The voltage is also related to temperature, but if your batteries are indoors that will not be as much a factor as in a vehicle outside. There is also some stabilization that occurs after a high current charge or discharge. The last time I had a problem with a car battery was about 4 years ago when all seemed fine on a drive to Harrisburg and I even parked and then started again to move to another location with no sign of problem. After spending about four hours at a dog event "Woofstock" I returned to the car and it was totally dead. I found someone to give me a hotshot and it started right up and I let it idle for a while, but when I put my foot on the brake the engine immediately died and even the dome lights barely lit. I had the vehicle towed to a garage (that was fortunately open on a Sunday afternoon), and he confirmed that it was indeed "dead" and would not accept a charge or put out even minimal current. Previously, my batteries had slowly become weaker and seemed to charge up quickly but also discharge quickly, so the capacity had diminished.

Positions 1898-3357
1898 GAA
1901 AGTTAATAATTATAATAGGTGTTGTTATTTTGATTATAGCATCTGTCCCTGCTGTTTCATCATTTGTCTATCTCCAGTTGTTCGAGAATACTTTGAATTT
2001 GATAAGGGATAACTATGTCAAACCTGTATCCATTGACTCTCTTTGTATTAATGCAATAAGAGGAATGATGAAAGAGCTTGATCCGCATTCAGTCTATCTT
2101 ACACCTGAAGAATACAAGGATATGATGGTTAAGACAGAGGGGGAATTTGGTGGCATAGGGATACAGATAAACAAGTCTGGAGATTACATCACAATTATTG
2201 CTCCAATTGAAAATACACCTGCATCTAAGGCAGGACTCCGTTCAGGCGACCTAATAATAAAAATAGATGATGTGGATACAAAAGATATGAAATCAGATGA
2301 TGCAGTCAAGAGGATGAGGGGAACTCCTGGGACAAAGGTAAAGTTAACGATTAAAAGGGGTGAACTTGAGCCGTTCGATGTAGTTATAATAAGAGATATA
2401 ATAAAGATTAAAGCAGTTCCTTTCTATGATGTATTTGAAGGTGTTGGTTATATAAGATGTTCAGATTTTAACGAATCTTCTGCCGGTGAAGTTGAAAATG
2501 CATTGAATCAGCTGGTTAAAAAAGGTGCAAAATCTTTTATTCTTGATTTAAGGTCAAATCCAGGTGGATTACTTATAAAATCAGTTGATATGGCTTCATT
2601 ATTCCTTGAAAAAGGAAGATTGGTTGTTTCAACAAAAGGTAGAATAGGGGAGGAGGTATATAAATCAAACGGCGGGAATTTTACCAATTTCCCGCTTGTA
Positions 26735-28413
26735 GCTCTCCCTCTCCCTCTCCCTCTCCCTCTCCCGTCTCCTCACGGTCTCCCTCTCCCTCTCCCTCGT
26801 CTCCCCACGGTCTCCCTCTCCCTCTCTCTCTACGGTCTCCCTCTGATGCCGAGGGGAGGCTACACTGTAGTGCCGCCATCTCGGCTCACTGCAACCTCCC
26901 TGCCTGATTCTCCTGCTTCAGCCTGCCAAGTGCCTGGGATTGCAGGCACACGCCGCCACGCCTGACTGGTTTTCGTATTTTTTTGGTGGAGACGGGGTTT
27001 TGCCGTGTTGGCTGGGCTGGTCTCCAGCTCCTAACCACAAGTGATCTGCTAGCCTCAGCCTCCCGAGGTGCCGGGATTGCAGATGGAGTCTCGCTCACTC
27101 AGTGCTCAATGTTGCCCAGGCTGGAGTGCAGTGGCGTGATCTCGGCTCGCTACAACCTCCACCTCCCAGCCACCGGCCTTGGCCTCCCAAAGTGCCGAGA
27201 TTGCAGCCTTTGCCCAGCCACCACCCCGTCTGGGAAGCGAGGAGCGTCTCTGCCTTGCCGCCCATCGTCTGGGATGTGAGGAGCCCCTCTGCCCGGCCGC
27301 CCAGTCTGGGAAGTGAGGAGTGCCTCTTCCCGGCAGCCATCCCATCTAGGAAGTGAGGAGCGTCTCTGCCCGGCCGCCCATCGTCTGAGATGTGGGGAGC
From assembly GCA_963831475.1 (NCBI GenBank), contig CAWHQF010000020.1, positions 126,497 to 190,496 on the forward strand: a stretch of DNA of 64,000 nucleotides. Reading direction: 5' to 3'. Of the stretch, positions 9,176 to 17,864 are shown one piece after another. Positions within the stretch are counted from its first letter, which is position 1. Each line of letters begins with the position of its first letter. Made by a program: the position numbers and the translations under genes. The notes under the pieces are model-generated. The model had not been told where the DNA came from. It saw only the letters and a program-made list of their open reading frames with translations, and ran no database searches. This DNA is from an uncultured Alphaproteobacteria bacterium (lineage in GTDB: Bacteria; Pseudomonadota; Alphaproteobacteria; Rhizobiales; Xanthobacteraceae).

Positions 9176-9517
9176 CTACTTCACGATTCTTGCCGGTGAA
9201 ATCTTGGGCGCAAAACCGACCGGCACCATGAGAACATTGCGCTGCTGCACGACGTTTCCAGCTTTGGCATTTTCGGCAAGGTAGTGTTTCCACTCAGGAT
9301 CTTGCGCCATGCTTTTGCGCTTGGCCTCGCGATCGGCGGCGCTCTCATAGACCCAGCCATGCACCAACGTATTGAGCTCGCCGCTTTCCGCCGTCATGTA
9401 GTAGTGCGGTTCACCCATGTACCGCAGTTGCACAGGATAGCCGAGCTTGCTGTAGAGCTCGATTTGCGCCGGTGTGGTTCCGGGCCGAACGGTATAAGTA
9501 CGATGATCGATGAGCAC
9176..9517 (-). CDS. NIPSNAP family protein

So, in your case, I would suggest charging the battery to its maximum float voltage, and then apply a moderate load of about C/10 (22.5 amps). It should supply current easily for 2 hours, at which point it should be at 80% SOC approximately. The terminal voltage might drop a little bit at that load, so perhaps it might be 13.2 volts no load and 13 volts at 22.5 amps, which will give you an approximate internal resistance of 0.2/22.5 = 0.01 ohms. After two hours, determine the SOC from the voltage and the chart above. 12.75V would indicate about 80% SOC, and the battery should be good. If it drops to 12.5 volts that indicates 60% SOC and the battery has lost about half of its capacity. It may still be usable, but probably "on its last legs".

You could get a new battery of similar type and do a comparative test.

J Tiers
11-19-2014, 12:44 AM
The Peukert effect is not totally due to internal resistance.

Most of those really DO comment on what is effectively a battery resistance issue. Maybe not true DC resistance , but resistance type effects, resulting in voltage drop under load. If it walks like a duck......